The real issue (Hamodia, December 12)

The column of November 14, entitled “Rudderless”, noted that “this government has begun to crumble” and examined the implications of that state of affairs. But in mid-November, virtually no-one envisaged that the crumbling process would be finished by December 1 and the Knesset would dissolve itself a week later.

But that is how the cookie — and the government — crumbled. Yet even the political analysts, let alone the man in the street, don’t know what these elections are about or why they are necessary.

What is certain is that the early demise of the third Netanyahu government has prevented many initiatives and reform programs from being executed and, in many cases, even from being legislated. Whether that is a good or bad thing depends on whether you view those specific initiatives favorably or not. For example, Haredi politicians and voters will view the dismissal of Yair Lapid very favorably — but so will many economists, because they found his flagship initiative of exempting first-time home-buyers from the 18% value-added tax ((VAT) as lacking any economic logic.

Outgoing Health Minister Yael German’s proposed reforms in the health sector, as well as Education Minister Shai Piron’s initiatives in the education system, aroused great controversy when they were proposed — so their opponents will be delighted that these have been derailed. The same holds true for plans put forward by other ministries and government agencies relating to numerous areas of public life.

But even people who oppose this or that specific initiative have to recognize a wider, more fundamental problem. If governments cannot hold together for even two years, let alone the four years that they are supposed to last, then nobody will ever get anything done. The sorry story of the last government suggests that the inherent instability of Israeli governments is getting worse over time.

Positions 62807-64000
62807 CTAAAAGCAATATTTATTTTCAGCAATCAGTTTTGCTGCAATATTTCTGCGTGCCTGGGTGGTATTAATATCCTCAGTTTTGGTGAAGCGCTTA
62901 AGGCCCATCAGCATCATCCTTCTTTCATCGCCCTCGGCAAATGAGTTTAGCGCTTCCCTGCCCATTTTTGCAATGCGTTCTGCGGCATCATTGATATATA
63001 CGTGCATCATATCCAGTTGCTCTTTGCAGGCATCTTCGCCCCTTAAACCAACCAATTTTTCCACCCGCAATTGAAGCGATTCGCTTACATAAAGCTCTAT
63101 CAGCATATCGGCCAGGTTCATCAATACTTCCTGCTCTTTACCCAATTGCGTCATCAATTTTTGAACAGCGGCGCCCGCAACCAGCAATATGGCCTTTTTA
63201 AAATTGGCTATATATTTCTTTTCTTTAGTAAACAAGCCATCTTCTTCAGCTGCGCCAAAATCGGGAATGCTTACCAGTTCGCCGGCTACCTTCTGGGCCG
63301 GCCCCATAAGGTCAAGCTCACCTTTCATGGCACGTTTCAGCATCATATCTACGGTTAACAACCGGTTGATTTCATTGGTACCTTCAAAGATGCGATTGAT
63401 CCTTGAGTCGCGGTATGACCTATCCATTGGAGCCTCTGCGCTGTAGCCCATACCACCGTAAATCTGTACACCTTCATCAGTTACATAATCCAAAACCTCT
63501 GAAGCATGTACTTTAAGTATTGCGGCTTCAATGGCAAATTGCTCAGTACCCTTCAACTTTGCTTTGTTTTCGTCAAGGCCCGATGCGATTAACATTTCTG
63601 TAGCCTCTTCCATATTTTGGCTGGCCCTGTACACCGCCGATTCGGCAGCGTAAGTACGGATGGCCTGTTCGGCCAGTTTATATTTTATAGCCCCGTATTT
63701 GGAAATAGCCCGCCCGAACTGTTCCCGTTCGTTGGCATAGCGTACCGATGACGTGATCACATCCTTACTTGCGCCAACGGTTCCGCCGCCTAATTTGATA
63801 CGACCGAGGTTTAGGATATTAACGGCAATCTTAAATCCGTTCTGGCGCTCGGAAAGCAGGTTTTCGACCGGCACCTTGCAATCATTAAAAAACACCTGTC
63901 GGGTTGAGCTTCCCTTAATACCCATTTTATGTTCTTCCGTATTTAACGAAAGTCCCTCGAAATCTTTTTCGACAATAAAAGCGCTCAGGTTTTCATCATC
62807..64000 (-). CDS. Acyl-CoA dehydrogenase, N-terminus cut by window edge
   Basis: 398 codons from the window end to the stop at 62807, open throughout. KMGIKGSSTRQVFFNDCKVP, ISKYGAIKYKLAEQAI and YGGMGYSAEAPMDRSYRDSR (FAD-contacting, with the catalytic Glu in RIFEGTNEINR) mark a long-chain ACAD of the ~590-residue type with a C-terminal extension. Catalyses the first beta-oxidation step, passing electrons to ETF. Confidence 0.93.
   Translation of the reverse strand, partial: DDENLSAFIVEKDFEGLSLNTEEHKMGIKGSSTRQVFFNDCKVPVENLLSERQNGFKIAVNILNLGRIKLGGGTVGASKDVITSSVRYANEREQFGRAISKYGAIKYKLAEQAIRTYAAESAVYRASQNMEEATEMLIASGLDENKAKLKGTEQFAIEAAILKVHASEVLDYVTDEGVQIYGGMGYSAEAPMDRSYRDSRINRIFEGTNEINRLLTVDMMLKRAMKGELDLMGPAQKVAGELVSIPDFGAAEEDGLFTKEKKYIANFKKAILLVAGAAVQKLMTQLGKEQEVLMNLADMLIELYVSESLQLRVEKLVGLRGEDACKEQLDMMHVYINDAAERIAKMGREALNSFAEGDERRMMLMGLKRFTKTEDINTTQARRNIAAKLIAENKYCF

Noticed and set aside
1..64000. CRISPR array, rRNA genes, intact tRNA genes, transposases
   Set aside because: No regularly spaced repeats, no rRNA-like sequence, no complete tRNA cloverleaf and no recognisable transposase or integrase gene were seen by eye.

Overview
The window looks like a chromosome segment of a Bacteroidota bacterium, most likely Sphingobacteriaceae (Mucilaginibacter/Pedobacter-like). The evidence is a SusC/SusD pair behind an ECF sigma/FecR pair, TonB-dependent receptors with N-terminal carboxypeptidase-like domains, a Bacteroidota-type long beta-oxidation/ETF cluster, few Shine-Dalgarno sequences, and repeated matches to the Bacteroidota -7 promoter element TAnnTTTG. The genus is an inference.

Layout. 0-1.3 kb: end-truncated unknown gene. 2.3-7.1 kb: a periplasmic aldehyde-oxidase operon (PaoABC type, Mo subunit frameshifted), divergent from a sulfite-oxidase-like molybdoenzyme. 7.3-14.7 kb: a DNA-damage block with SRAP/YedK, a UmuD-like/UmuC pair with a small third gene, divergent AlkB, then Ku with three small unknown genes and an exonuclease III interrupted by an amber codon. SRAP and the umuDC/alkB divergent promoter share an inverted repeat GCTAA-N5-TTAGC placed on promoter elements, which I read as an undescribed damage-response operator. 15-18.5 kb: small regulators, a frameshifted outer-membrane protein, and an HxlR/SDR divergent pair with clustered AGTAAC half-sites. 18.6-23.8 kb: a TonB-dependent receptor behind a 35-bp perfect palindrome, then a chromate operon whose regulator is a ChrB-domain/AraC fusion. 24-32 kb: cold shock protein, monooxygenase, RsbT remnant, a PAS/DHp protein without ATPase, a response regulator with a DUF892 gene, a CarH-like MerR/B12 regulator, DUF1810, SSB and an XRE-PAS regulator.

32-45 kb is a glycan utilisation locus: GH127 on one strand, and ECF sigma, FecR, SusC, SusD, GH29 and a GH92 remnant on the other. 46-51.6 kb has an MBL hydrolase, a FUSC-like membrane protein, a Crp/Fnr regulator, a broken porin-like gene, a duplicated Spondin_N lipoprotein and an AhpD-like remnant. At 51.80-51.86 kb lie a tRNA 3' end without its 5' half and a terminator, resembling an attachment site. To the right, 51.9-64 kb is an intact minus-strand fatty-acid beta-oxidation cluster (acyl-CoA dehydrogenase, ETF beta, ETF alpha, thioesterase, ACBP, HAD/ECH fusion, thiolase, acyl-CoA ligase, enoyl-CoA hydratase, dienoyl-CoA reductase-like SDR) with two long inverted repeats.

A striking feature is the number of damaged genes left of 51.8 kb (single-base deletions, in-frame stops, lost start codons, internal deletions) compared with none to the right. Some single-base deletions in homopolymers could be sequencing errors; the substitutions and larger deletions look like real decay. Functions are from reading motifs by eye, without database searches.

This general issue is ‘governability’ — is the country governable at all, irrespective of which particular parties come together to make a coalition? If these coalition parties are going to squabble so fiercely between themselves that the government they form cannot realize its program, then it really doesn’t make any difference who is in this or that government and who is out.

If, for example, you think that German’s reforms or Piron’s initiatives were wrong, that doesn’t mean that you think everything in the health or education system is fine. Virtually everyone agrees that they are not fine and that important decisions must be made. Not making any decisions doesn’t make anything better and it usually ensures that things will get worse.

Many people claim that if Israel had a two-party political system, with a clear government and a clear opposition, the government would work much better. However, one look at the American governmental gridlock shows that having two big parties is no guarantee that government will function well, or even properly.

Furthermore, around the world — the United Kingdom is the best example — even countries that used to have two big parties are finding that new forces are rising and that the political arena is becoming more fractured, making coalitions unavoidable.

Israel, of course, has enormous experience of coalitions of every stripe, structure and orientation. Contrary to popular belief, the Israeli system has worked well on the whole — thanks to the willingness of the legislative branch to allow the executive, meaning government ministries and primarily the Finance and Defence Ministries, to run the machinery of government.

But the big decisions, regarding essential reforms and, of course, policy decisions about both security and foreign affairs and also about domestic issues — have to be made by an elected government. To be meaningful, these decisions have to be thoroughly thought through and then, once made, implemented over several years. They can’t be left in the middle or, even worse, changed every two or three years by a new government.


The upcoming election probably won’t solve this problem and may well make it worse. But it won’t go away — it will keep coming back until it is effectively addressed.

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